1) Pre-empt false information
Russian use of disinformation
The Russian government is the most probable aggressor that Sweden may be considering at the moment, and the Russians have spread disinformation/lies extensively in recent years against Ukraine (Reuters, Washington Post, Univ. of Washington, FPRI), during their recent military invasions of Crimea and Dombass, and even against Sweden in diplomatic matters (Washington Post). It seems highly likely that a Russian invasion of Sweden would involve deception of some sort.
The development of technology has made it possible to fake the statements of leaders. In the past, militaries worried about voice impersonators faking orders from the president, but now real-time facial reenactment technology makes it likely that a government can produce highly realistic-looking computer-generated video of a recognizable public figure such as a president saying anything the video maker would desire, complete with emotional expressions. A general could be videoconferencing with their president, asking them questions about their decision, and not be able to discern whether they are videoconferencing with a person or a computer-generated image.
If an aggressor can convince the general public in the nation being invaded that their army has surrendered, then the public will put up less resistance.
2) Deter invasion by increasing occupation costs
A hostile populace with significant resistance to occupation is very difficult to govern. Thus, this declaration is an attempt to increase the nation's civilian-based defense, and make occupation more costly and therefore less desirable for potential aggressors.
3) Boost morale
Discussing fighting no matter what takes the battle out of a pragmatic mode of thought and puts it into a different motivational framework. This is part of a rhetorical strategy which declares that it is valiant, honorable, and right to die fighting rather than surrender.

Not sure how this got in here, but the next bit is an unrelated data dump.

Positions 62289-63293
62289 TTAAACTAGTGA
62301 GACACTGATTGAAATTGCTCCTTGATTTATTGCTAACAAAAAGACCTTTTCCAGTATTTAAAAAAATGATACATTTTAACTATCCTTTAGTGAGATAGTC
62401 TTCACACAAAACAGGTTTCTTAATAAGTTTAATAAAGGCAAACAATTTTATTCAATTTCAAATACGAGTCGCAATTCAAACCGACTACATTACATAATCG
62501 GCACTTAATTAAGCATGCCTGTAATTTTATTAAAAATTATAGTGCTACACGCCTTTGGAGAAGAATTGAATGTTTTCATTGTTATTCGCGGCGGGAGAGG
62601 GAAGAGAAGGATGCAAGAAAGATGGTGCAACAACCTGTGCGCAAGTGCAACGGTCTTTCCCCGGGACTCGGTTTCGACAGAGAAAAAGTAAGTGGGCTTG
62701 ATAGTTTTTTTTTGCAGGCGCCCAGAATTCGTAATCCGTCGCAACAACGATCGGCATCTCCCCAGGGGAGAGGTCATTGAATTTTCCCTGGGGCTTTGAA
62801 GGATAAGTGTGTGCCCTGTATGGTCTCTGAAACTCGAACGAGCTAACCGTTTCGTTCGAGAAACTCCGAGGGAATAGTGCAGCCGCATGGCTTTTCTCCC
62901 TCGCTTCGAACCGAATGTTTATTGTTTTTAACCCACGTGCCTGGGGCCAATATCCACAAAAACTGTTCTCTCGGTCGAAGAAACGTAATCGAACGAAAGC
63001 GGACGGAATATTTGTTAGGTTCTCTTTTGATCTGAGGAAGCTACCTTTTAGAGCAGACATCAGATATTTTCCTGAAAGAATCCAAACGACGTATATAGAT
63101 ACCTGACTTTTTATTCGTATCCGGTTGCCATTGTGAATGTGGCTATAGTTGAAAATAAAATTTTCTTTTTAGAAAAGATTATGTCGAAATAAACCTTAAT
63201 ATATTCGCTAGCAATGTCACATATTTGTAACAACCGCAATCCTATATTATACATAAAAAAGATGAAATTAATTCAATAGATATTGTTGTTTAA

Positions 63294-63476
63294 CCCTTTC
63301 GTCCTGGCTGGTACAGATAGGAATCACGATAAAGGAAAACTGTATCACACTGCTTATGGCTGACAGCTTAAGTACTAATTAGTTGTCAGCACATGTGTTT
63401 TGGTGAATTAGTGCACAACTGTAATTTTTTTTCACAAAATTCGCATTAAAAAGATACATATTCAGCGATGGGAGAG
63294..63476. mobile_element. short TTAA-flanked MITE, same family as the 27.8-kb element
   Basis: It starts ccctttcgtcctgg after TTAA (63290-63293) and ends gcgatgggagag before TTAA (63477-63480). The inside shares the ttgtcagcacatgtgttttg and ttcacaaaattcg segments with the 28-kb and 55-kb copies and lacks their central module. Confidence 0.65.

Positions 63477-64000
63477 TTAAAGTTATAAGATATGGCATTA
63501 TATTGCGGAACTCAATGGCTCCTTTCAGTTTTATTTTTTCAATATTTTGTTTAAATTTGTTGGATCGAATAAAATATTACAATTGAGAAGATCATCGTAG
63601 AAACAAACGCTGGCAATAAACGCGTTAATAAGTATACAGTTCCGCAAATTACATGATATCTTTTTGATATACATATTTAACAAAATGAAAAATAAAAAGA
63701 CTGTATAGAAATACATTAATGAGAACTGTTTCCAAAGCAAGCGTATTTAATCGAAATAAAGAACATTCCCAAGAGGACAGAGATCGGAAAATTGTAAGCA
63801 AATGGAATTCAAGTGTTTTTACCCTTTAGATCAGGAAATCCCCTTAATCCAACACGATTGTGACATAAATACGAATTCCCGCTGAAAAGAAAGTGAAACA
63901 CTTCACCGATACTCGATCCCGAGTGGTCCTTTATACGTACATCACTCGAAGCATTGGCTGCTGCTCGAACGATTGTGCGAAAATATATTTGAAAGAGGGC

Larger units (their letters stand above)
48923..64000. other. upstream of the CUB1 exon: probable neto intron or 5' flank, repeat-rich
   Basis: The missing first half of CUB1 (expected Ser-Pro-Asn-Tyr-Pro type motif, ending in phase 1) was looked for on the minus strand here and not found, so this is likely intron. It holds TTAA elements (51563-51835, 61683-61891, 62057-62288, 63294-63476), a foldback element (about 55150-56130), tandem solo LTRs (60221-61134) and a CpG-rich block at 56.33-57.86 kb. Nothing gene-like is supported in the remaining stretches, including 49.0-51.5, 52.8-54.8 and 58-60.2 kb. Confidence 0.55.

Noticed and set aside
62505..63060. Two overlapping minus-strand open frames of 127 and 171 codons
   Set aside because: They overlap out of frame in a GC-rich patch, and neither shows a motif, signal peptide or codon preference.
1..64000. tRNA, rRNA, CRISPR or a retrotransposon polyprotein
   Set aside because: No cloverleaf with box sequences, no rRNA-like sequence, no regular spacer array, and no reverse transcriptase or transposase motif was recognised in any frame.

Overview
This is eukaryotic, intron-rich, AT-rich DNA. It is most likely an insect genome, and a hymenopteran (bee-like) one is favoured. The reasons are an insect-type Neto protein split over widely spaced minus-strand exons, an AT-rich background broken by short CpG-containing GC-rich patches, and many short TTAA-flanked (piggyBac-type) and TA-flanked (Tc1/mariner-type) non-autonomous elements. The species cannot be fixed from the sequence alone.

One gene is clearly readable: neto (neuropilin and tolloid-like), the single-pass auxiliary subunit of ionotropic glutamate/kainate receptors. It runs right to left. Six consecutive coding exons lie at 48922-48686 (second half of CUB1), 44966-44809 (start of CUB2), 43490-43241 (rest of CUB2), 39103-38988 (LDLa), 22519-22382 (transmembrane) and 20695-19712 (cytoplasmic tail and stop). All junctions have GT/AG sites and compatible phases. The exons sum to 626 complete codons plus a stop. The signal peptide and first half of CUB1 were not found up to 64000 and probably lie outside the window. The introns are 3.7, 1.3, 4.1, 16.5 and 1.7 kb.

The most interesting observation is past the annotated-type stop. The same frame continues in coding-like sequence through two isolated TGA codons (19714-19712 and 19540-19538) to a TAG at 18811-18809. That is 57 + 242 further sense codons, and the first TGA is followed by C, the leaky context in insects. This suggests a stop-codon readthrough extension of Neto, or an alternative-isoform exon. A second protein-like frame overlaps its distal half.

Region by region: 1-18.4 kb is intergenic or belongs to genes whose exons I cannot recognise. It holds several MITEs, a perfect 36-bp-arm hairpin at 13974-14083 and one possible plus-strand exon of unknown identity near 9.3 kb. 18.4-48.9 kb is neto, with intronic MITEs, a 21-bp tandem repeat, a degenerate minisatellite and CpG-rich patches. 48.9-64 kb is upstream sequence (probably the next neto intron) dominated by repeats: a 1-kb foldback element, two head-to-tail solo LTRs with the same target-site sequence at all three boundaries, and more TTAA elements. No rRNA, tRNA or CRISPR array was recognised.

In an era where Russia has been annexing territory, some might ask: "Are we next?" Refusing the possibility of surrender makes the answer a resounding "No and never" rather than a more measured "We'll make the best choices we can given our circumstances."
4) Avoid the authority problem of surrenders
The problem of who has the proper authority to surrender is a difficult one. In times of war, the military situation can change quickly and accurate information might be difficult to communicate. Leaders may be killed or unable to be communicated with while they are in hiding. Other leaders may be kidnapped, coerced, or bought.
In this situation, who should get the authority to declare a surrender, and under what circumstances is this surrender valid? This is difficult logistical problem, and it's conceivable that is easier to simply forbid surrender than solve this conundrum.
5) High costs of surrender
The rest of these answers are better explanations because they explain why this policy would be determined in advance and publicly declared. This policy seems to prohibit later policy changes to adapt to different circumstances.
However, there may be circumstances where the projected costs of surrender are believed to be unacceptably high. For example, the opponent state may limit individual freedoms or perform practices which the culture in question finds unconscionable or abominable.
These answers are in order of realistic significance, with #1 being far and above the others in my opinion.